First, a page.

The Vault

A Simple Plan.

Source: WPLN’s Curious Nashville

In the summer of 1984, when we were between eighth and ninth grade, my friend John came up with a simple plan. John was, and still is, a smart guy—he’s a lawyer in Atlanta now, and using his powers for good, but his scheme forty years ago was a little more shady. He told me his parents were buying him a season pass to Opryland and that our friend Jeff’s parents were buying him one too and I’d better get one or I’d be left out while they were off riding the Tin Lizzies and the Screamin’ Delta Demon.

Opryland was Nashville’s country music-themed amusement park, Disneyworld as reimagined by the producers of Hee Haw. The Tin Lizzies were Model T’s that could be driven around a track, the Screamin’ Delta Demon, a later addition, put riders in in scaly green cars that slid down a tube, there was an antique carousel, boats that meandered around the Cumberland River on a track, and a few roller coasters. It was a fun place and my family would go at least once every summer—usually only once because the admission price was pretty expensive and also there was an additional charge for parking because of course the owners wanted to bilk the tourists and the locals alike. If we didn’t go by the middle of June I’d start getting anxious. Opryland was only open eight months of the year and I worried we’d miss it. My favorite ride was the Tennessee Waltz, a swing ride. I’ve never liked roller coasters—I thought about going on the Wabash Cannonball which had a full loop but always chickened out—but the Tennessee Waltz which lifted all of us riders several feet in the air in bucket seats and spun us around over spiked fencing was exhilarating to me. I always made sure to ride it at least once during the day and once after dark when it lit up with red and white lights. There was also a train that went all around the park, and the Skyride, boxes suspended from cables that carried riders high up and from one section to another. There a long stretch of game booths with giant stuffed animals as prizes. All of it was pretty standard amusement park stuff but to a young child it was magical; I remember being surprised by music literally in the air, thanks to speakers placed behind bushes along walkways, and people dressed up as musical instruments walking through the park. It was even more amazing they didn’t pass out in the heat. Even as I got older it was still fun to go and ride the rides. It was a shock when it was abruptly closed in 1997. The park was still profitable but the owners didn’t think it was profitable enough so they tore it down and put up a mall, which was definitely a downgrade even if parking was now free.

John didn’t tell me about his scheme. By letting me believe he and Jeff had already been promised season passes he was evoking an honest performance from me. There was a small risk that Jeff and I might compare notes but John was clever enough to talk to me while Jeff was away visiting his grandparents. If the plan had worked by the time Jeff got back John and I would have season passes and Jeff’s parents would, well, they probably wouldn’t have bought him a season pass since he’d just gotten an Atari console for Christmas, but maybe he could have joined us a few times. What John didn’t count on was that it was a large enough financial commitment that our parents would talk to each other. He also might have stretched it a bit too far when he said both his sisters were also getting season passes. There was also the question of who’d be driving us. John and Jeff both lived within easy walking distance of my house; Opryland was about a half hour drive. Food was also not included in season passes and it wasn’t as though we could slip through the gates with sack lunches. Like all simple plans John’s idea, under scrutiny, became entirely too complicated.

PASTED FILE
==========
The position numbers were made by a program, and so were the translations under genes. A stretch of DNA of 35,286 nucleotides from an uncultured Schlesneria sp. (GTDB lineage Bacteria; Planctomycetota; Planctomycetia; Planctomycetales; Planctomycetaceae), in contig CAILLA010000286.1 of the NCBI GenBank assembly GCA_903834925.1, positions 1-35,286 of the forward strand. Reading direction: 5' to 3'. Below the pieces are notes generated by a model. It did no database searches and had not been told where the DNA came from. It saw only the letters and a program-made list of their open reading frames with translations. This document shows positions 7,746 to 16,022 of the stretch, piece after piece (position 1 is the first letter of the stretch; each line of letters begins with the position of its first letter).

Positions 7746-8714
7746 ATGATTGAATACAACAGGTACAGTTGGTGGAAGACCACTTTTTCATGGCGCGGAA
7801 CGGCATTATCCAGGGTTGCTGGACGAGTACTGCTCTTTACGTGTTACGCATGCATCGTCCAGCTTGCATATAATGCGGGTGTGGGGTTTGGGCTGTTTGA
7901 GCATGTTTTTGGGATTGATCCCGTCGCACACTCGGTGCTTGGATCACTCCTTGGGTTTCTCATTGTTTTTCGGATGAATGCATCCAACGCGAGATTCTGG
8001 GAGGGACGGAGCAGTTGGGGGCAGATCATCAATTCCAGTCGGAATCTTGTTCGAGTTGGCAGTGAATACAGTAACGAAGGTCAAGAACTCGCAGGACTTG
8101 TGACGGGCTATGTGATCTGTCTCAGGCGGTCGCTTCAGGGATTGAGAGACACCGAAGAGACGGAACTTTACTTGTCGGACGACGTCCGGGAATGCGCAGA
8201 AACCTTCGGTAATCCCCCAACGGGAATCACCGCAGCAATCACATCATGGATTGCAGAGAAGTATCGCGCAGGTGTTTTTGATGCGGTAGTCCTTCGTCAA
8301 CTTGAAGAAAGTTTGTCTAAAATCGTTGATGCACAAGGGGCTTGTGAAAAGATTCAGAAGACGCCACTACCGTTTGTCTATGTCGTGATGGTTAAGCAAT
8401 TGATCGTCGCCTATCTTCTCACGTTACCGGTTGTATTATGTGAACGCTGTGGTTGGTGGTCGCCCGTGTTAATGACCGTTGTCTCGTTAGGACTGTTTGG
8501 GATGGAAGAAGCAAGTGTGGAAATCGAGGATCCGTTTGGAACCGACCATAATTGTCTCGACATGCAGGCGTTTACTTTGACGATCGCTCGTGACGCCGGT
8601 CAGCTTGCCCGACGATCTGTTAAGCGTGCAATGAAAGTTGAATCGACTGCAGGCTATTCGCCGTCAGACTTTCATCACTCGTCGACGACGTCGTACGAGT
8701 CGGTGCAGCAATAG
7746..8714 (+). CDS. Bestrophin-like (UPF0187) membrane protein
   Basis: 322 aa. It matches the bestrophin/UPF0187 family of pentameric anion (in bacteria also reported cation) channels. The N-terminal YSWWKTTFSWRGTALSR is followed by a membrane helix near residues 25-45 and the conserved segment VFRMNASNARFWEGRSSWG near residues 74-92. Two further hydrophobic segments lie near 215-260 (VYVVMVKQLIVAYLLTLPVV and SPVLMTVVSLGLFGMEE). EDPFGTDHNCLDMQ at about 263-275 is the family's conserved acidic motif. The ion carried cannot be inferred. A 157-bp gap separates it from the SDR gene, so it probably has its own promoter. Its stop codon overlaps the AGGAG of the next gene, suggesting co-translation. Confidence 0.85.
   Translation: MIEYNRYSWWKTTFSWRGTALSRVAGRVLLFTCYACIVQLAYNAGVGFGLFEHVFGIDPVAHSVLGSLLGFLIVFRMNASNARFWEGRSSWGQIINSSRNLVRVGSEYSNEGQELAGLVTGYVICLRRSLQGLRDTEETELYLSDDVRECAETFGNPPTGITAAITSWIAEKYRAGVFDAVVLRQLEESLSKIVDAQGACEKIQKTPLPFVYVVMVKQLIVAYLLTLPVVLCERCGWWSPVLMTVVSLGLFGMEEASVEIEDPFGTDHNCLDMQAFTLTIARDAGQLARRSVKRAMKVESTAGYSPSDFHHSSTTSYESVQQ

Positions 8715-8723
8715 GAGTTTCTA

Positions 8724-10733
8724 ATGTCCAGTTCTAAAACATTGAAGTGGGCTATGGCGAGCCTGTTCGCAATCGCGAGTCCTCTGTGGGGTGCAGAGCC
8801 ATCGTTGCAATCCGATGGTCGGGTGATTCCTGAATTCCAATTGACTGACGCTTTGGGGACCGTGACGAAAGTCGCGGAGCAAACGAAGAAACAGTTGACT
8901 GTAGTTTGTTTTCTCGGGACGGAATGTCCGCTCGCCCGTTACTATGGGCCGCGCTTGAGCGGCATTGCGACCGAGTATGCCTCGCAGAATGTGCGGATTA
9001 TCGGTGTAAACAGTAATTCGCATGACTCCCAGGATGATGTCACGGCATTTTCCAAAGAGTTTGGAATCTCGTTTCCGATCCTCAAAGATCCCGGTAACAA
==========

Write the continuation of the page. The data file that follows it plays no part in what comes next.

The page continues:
Although we live in different cities now and haven’t seen each other in a really long time John and I have stayed in touch, and he recently told me he might bring his family to Nashville some time this summer. I hope we can get together, maybe have a meal or two, even find something to do as a group. Something simple.

Happy Valentine’s Day.

A public proposal, like any grand gesture, can only go one of two ways: really well or really badly. That’s why there’s the saying Aim for the Moon. Even if you fail you’ll fall among the stars. Which, depending on your perspective, either means you’ll go out in a blaze of glory or you’ll freeze in the cold, dark void, taunted by tiny points of light that are many orders of magnitude more distant than your intended target.

The fact that it’s either utter humiliation or grand celebration, the Lady or the Tiger, is what makes the public proposal so romantic but also challenging both for the giver and the receiver. I feel especially sympathetic toward anyone getting a surprise, and very public, proposal because not everyone wants that much attention, even if they’re absolutely certain. And if they’re not absolutely certain…

At least this one went well.

These two pictures were taken about a week apart but I don’t know when exactly the affirmative was added. I like to think that the person who accepted didn’t take long to say so but I appreciate that they gave me enough time to document before and happily ever after.